Let me put this in perspective. First, I have dozens of academic and research colleagues that have partners in similar academic fields as they do. Like C and me, they have been trying for years to land in the same place. When a single academic/faculty position does post at an institution, it first has to be a somewhat close match to your research area. For me this equates to maybe 1-3 “good” postings a year that are somewhat relevant to glaciology, ice-core, paleoclimate, or even broadly climate. If I include basic geoscience teaching gigs, then this probably goes up to 5-7 a year.  When one of these few positions does post, I must leap on it. This means all other priorities are put aside, and my entire focus must be on submitting the absolute best application package I can. This means working with consultants to help me craft the best cover letters and arrange my CV such that it is flawless. I must compile lists of all of my outreach, broader impacts, and synergistic activities I’ve accomplished over the past year....as well as any new publications (published, in press, or in review). I must spend days going over my entire packet, bouncing it off of C, and colleagues, and even friends (many of whom may also be applying for the same position). After days and days of toiling, I then reach out to several colleagues to kindly ask for strong letters of recommendation, despite knowing that they may not even get read. Then I navigate the ridiculous online submission systems and finally....finally, submit my application documents to whatever institution I hope to get even a skype interview with.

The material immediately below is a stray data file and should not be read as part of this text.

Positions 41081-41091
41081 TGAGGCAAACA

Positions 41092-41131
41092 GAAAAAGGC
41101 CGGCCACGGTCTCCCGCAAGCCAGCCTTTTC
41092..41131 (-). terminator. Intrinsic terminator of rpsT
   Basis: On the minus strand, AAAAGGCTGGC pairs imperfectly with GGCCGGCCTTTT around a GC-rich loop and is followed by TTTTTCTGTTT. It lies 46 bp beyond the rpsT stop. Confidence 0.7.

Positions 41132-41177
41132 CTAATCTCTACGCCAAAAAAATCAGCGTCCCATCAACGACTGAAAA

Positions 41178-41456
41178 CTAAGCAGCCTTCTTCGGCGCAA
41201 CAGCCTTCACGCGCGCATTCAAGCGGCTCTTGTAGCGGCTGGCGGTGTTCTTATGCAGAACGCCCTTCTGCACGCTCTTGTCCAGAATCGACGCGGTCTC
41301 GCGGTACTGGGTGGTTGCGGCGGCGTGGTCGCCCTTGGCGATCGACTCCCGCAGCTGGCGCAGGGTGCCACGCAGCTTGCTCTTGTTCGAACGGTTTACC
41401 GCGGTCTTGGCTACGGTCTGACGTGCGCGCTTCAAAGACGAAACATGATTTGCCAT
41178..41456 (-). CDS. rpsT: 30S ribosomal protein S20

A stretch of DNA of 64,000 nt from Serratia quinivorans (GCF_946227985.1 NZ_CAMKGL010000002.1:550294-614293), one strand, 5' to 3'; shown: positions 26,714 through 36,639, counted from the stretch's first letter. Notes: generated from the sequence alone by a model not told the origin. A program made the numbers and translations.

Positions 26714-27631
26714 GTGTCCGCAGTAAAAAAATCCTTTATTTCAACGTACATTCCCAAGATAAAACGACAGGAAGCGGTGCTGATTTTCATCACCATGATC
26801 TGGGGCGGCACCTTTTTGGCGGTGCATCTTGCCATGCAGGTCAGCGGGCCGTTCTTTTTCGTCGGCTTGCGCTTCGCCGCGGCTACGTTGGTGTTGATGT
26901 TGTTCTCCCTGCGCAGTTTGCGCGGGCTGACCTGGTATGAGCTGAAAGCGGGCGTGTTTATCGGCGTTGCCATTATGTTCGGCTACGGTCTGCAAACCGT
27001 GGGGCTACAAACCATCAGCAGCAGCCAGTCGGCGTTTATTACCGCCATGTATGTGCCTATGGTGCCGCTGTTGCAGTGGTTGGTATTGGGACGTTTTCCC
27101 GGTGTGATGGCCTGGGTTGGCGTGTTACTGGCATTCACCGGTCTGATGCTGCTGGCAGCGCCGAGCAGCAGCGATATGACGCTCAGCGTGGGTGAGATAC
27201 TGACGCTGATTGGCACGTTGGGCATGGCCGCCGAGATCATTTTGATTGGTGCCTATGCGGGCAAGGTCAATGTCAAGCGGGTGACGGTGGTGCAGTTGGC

Here’s comes the part of the story where reality sets in. Every time I make it through this process, it is very likely that there are AT LEAST several hundred other folks posting for that same position. What's worse, is that the more specific the position is to my field of research, the more likely I am competing against my closest friends and early-career collaborators. This gives you some idea of the "odds" of landing something realistically workable. I have posted for positions all over the world, ranging from 6-month teaching positions at tiny regional colleges, to 2-year post-docs positions in New Zealand, to Tenure-Track Faculty Positions at R1 institutions like Harvard and MIT.